the art of a trailer

I cannot recall what class it was in, but sometime throughout my film and media studies we discussed “the art of making a trailer.”

In some cases its what you base seeing a picture on, right?

Now there are different trailers for different countries, of course. One has to cater to the market. So I was intrigued when looking at the trailer for CHE, the new Soderbergh film, and noticed the differences between the American trailer and the other International ones that are floating about. Of course the American one is a bit more epic and dramatic, and almost twice as long and given the subject matter, probably needed. Of the International ones that I viewed a lot were filled with block quotes and did not show very much action at all.

Anyway, I just found it interesting, really. Any trailers (recent or older) that have stuck out in your mind?

Can you tell I want to go back to school? Need more discussion and analyzing!

Thankfully, I am working on a few projects at the moment. One includes starting French classes soon. The other includes securing a studio place to work on a couple of projects I’ve been mulling over, and after taking with an old art friend I have said place. Hooray. And the other…well that’s only for those in the know.

One of the CHE trailers.

On an sidenote, but seeing as I used the word ‘trailer’ enough in this post…did anyone after viewing The Long Long Trailer, have a strong desire to own an airsteam? No, just me?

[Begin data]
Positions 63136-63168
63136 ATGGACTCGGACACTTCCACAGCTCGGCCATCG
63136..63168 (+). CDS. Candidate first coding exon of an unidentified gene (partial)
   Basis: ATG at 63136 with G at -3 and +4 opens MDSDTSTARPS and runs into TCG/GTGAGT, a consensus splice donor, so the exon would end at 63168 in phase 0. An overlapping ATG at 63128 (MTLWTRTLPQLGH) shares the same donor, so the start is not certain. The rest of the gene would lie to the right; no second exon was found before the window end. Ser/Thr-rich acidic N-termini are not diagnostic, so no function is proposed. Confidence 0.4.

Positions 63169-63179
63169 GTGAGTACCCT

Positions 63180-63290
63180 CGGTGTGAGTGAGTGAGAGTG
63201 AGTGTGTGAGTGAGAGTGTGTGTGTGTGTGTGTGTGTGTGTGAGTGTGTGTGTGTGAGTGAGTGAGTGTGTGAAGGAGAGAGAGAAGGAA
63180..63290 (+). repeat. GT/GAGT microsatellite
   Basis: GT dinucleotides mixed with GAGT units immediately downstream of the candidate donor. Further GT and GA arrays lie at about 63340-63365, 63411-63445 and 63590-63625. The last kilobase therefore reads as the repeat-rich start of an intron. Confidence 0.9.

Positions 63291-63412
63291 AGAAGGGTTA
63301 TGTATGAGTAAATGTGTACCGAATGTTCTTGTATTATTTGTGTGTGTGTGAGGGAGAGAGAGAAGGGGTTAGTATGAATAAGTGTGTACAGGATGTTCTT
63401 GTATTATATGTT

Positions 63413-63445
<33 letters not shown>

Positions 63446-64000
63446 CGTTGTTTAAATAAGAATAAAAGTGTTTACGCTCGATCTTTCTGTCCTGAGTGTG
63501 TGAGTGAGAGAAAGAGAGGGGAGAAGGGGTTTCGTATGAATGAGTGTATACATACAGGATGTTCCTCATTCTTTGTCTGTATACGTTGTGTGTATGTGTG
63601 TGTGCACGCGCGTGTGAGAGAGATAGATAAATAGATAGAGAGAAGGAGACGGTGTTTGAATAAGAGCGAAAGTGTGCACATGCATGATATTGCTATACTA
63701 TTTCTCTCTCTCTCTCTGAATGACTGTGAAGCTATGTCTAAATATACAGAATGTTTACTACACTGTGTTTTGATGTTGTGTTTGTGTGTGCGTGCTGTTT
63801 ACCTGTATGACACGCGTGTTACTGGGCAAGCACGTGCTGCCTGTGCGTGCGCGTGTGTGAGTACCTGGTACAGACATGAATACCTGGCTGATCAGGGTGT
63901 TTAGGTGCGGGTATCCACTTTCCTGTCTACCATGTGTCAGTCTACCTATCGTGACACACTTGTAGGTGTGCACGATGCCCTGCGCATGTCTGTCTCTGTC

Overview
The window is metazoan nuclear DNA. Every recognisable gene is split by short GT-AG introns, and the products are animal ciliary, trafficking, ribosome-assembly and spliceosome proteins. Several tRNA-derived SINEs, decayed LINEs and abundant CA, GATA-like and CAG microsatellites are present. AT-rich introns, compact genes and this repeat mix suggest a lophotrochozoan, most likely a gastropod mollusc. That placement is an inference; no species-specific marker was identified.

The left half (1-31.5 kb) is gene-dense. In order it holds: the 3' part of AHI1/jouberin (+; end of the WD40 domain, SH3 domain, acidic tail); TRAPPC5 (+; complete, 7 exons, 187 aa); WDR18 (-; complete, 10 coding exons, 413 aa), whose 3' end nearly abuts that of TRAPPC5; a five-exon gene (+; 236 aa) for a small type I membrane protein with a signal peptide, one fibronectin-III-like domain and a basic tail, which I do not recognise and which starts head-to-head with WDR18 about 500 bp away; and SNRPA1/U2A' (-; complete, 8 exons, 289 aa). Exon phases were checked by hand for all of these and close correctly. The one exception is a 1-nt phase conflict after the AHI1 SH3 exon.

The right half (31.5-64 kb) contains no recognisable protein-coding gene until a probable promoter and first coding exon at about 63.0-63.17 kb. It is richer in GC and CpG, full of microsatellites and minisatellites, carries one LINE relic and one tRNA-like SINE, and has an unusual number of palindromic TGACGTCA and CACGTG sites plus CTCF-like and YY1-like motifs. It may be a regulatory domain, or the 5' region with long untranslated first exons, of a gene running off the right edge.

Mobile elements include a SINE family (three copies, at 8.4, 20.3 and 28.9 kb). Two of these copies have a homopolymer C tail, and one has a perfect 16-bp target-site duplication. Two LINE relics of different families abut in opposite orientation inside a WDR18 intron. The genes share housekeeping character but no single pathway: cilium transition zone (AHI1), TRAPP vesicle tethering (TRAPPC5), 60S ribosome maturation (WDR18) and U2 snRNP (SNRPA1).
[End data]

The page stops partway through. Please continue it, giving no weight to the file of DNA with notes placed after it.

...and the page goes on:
Filed under art, films, stuff and things

8 responses to “the art of a trailer

  1. Will

    I love trailers as an art form in their own right, however I’ve come to enjoy seeing movies knowing nothing to very little about them. Sometimes I like to watch trailers after the fact. It’s interesting in cases like “Velvet Goldmine” where the trailer actually gets the movie wrong. I find often that if a trailer really excites me, then the movie disappoints me. Go figure.

    Anyhow, on to Che. Soderbergh is my boy and I like Che, so I’ve been pretty excited about this movie for some time now. I thought the trailers for it were really well done. I think it opens in the Bay Area next weekend.

  2. Trailers can be their own art, most defintely. I find Italian and French trailers to be the best. In some cases I find when a trailer really excites me, the film disappoints me, but there are cases when I’m going to see the film regardless and a trailer or review won’t be a deterrent.

    I am looking forward to seeing Che as well. It probably won’t open here for a while, but hopefully. I was watching an interview with Soderbergh the other day and he was saying how it took 8 years just to do the research, so I am really intrigued to see how events are portrayed.

  3. captainfearless

    Yeah trailers can really ma…Handsome Furs Face Control Leaked…OMG!!

  4. Eeek! But I cannot find it…yet. Just read some of the forums though, positive feedback. Huzzah.

  5. captainfearless

    Check your inbox, yo…

  6. Hooray!

    Quite enjoying it already. Very catchy!

  7. You got a studio space? A room of one’s own? How exciting! Tell me more!

    I think a trailer should pique your interest, NOT tell the entire film in 30 seconds. That is my pet peeve about too many trailers.

  8. Tell me about it. I am excited.

    Agreed. Trailers need to dangle the carrot. :)

Leave a Reply

Fill in your details below or click an icon to log in: Logo

You are commenting using your account. Log Out /  Change )

Google+ photo

You are commenting using your Google+ account. Log Out /  Change )

Twitter picture

You are commenting using your Twitter account. Log Out /  Change )

Facebook photo

You are commenting using your Facebook account. Log Out /  Change )


Connecting to %s